Skip to content

Many of you have switched to Android Studio already or if not are at least planning to migrate into this new development environment at some point. Android Studio has advanced to version 1.2.1.1 and everything seems to work smoother than ever before – and this also makes testing easier and access to real devices through plugins a great option.

Regardless if you are using Android Studio (where Gradle is the default build system) you may use Gradle also with other development tools as well. Here are the basic steps and instructions of how to use our Gradle plugin to build an instant and seamless bridge between your development environment and our devices at Bitbar Testing.

gradle_testdroid

In case you are using Gradle Plugin with Android Studio (or some other development tool/environment), you can use our Gradle Plugin that takes care of automatically uploading your latest builds into Bitbar Testing.

However, it is worth mentioning that the Android Studio isn’t the only development environment where Gradle is used a lot and integrated as a default build system. For example, many of our users are also using continuous integration environments/tools (e.g. TeamCity) that integrate nicely with Gradle and naturally these instructions are very relevant for them as well.

Step #1: Install and Configure Bitbar Gradle Plugin

The installation of any Gradle compatible plugin is very easy and straightforward. In fact, all you need to do is to add few configuration lines in your gradle.build file and the system will take care of the rest. When doing this, you typically have two different gradle.build files – one specific for Project and one for Module. To make it easier to adopt these configurations for a variety of different projects, you should modify the Module specific gradle.build file.

Screen Shot 2015-05-26 at 9.58.12 AM

 

This file can be further modified with different setups, but the basic three required configurations are as follows: First of all, you need to apply our plugin.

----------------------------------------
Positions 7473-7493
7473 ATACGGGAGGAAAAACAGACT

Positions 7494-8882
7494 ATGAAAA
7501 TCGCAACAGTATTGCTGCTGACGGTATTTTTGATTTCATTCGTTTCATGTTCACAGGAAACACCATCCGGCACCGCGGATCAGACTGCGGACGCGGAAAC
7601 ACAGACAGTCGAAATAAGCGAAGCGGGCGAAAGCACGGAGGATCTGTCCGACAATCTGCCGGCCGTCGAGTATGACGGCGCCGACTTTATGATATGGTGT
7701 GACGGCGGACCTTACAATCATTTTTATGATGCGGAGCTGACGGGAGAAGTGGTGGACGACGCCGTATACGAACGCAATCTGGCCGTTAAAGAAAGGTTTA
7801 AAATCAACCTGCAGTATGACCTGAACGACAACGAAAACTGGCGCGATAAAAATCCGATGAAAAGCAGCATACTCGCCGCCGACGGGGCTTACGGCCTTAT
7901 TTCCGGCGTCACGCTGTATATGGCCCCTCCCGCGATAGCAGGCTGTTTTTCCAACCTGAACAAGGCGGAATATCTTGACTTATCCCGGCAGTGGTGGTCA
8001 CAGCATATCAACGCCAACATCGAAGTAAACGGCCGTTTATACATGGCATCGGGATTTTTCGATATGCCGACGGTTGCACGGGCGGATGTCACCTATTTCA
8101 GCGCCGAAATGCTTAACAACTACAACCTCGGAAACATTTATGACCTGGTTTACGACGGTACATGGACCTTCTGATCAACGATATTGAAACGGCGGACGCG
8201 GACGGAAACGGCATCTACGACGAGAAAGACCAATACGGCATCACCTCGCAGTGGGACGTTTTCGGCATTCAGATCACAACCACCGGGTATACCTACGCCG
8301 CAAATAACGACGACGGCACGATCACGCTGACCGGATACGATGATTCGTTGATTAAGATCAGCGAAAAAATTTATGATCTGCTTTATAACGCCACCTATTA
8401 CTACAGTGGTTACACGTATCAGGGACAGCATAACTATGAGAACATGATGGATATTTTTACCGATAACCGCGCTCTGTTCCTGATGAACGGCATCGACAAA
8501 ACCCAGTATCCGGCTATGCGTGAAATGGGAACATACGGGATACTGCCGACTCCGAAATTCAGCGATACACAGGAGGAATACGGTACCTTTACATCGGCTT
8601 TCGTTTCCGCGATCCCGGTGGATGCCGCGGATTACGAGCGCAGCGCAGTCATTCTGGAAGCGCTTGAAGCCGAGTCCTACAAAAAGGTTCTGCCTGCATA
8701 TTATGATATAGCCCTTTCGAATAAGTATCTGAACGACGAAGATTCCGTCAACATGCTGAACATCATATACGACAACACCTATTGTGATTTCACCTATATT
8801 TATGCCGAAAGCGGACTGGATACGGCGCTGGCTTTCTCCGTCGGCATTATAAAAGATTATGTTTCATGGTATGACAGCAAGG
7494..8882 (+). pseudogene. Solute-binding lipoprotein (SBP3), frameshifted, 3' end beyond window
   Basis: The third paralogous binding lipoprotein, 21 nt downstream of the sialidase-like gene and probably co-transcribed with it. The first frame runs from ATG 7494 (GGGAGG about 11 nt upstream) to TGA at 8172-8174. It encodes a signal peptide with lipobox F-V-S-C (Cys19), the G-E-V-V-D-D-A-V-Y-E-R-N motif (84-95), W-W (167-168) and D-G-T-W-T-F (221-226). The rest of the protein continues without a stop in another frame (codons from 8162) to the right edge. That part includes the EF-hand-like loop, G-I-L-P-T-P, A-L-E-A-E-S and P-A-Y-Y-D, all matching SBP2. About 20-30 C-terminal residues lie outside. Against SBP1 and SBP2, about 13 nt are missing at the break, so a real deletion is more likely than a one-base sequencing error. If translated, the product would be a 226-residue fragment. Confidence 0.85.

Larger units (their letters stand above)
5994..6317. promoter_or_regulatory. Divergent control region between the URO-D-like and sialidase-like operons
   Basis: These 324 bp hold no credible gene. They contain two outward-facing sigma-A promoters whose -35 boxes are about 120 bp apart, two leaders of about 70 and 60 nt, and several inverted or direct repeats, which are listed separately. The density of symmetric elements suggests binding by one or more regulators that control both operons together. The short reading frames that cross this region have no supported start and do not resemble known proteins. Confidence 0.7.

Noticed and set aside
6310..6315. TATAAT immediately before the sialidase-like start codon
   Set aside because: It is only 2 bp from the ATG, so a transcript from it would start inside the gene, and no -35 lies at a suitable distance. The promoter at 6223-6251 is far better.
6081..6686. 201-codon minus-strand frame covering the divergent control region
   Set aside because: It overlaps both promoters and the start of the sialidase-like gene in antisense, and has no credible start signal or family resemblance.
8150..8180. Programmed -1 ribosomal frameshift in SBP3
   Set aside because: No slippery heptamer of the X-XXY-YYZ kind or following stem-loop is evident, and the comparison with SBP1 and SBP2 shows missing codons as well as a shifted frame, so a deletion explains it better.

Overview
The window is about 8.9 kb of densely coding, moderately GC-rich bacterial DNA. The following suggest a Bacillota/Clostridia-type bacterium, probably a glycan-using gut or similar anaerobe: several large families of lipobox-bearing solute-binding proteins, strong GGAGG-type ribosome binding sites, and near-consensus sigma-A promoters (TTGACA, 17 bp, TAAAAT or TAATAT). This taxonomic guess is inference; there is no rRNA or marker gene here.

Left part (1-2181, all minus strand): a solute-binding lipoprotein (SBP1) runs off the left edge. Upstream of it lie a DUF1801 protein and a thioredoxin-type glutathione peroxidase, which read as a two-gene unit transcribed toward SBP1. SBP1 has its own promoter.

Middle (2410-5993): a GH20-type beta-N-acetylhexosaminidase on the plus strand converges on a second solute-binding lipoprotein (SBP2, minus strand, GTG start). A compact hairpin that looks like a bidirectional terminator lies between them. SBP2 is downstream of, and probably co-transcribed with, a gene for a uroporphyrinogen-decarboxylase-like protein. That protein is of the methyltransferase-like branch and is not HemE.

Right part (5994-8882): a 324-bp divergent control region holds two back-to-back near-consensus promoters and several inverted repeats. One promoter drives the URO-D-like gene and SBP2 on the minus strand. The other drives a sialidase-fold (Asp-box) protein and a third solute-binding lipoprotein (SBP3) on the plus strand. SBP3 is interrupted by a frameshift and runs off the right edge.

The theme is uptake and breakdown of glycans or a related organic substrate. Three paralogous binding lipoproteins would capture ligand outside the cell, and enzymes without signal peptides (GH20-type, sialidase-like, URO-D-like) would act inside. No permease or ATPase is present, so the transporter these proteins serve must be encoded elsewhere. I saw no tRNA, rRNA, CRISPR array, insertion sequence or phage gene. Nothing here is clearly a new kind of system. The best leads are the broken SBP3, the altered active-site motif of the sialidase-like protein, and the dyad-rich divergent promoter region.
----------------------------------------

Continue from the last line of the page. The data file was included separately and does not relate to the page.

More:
apply plugin: 'testdroid'

Applying a plugin to the project allows the plugin to extend the project’s capabilities. For example, this allows adding tasks to projects (compile and upload the latest APK to our platform).

Next one is to configure your credentials and setups for Bitbar Testing:

testdroid {
    username 'username@email.com'
    password 'password'
    deviceGroup 'MyTestDevices'
    mode "FULL_RUN"
}

Place your login credentials for username and password. Also, set up the device group that against you want to run your APK. For example, MyTestDevices is the demo user specific device group (not available as a default device group) and includes 8 pre-selected devices. We’ll take a look at this device group later in this post.

For the next thing, set dependency for classpath and in this case, it should be com.testdroid:gradle:1.3.0. Our Gradle plugin naturally evolves and develops over time, so please check the latest version from here. For the dependency configuration, please use the following line as part of the buildscript -> dependencies:

buildscript {
    repositories {
        ...
    }
    dependencies {
        classpath 'com.testdroid:gradle:1.3.0'
    }
}

Congratulations! You’ve now successfully configured Bitbar devices to your Gradle build environment and all your builds can be nicely pushed to our devices for testing.

Step #2: Running Tests on Bitbar Device Cloud

With the above configuration, your application and possible instrumentation package are uploaded automatically into Bitbar Testing and test run is launched using a device from group ‘MyTestDevices’. In case you want to add more advanced options for test run creation, execution and so on, please check the ‘Bonus’ chapter at the end of this post.